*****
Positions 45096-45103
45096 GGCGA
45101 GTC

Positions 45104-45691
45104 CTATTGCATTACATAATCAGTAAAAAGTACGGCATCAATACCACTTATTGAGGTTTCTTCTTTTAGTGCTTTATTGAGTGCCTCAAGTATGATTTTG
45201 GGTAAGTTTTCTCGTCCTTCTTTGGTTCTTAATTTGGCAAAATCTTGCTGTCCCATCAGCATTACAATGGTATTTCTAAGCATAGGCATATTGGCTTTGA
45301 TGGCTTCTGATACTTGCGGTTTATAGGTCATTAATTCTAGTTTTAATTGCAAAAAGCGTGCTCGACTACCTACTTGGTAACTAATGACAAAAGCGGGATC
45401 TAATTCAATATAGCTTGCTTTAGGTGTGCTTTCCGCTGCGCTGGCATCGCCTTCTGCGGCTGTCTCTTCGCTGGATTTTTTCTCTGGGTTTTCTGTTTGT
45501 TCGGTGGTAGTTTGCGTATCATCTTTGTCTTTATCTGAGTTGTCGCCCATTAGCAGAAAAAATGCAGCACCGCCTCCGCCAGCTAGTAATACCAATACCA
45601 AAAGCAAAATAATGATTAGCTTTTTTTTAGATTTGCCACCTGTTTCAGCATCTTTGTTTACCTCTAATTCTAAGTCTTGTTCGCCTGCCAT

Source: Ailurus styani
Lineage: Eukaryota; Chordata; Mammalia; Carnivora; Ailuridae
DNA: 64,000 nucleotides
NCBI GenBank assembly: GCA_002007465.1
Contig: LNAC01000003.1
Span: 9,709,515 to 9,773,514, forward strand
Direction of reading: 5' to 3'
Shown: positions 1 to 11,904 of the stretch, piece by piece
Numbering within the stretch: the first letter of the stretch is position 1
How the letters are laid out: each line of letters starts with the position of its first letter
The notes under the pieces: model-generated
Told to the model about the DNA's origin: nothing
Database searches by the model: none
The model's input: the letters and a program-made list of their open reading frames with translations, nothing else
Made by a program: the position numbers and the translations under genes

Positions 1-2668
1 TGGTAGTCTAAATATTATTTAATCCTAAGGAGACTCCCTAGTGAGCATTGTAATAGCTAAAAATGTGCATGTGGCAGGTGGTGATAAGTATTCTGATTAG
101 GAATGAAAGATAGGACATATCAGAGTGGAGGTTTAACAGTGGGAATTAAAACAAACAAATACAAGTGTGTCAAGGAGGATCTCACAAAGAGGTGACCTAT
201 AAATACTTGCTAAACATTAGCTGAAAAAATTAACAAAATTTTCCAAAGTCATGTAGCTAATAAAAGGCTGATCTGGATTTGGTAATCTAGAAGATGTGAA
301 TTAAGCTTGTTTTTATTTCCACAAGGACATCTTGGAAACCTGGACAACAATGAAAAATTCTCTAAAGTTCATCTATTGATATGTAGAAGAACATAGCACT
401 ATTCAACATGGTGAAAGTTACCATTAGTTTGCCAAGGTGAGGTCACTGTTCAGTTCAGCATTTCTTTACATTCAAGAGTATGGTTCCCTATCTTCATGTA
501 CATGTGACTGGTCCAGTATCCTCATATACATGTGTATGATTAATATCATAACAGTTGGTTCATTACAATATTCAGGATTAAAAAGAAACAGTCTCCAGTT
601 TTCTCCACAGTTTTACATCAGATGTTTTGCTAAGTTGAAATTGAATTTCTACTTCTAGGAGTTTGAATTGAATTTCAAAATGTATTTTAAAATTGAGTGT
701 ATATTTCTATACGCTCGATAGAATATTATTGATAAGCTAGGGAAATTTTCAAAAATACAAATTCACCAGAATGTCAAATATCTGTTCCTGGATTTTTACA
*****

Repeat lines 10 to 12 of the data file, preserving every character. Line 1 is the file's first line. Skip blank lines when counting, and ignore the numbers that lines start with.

45601 AAAGCAAAATAATGATTAGCTTTTTTTTAGATTTGCCACCTGTTTCAGCATCTTTGTTTACCTCTAATTCTAAGTCTTGTTCGCCTGCCAT

Source: Ailurus styani
Lineage: Eukaryota; Chordata; Mammalia; Carnivora; Ailuridae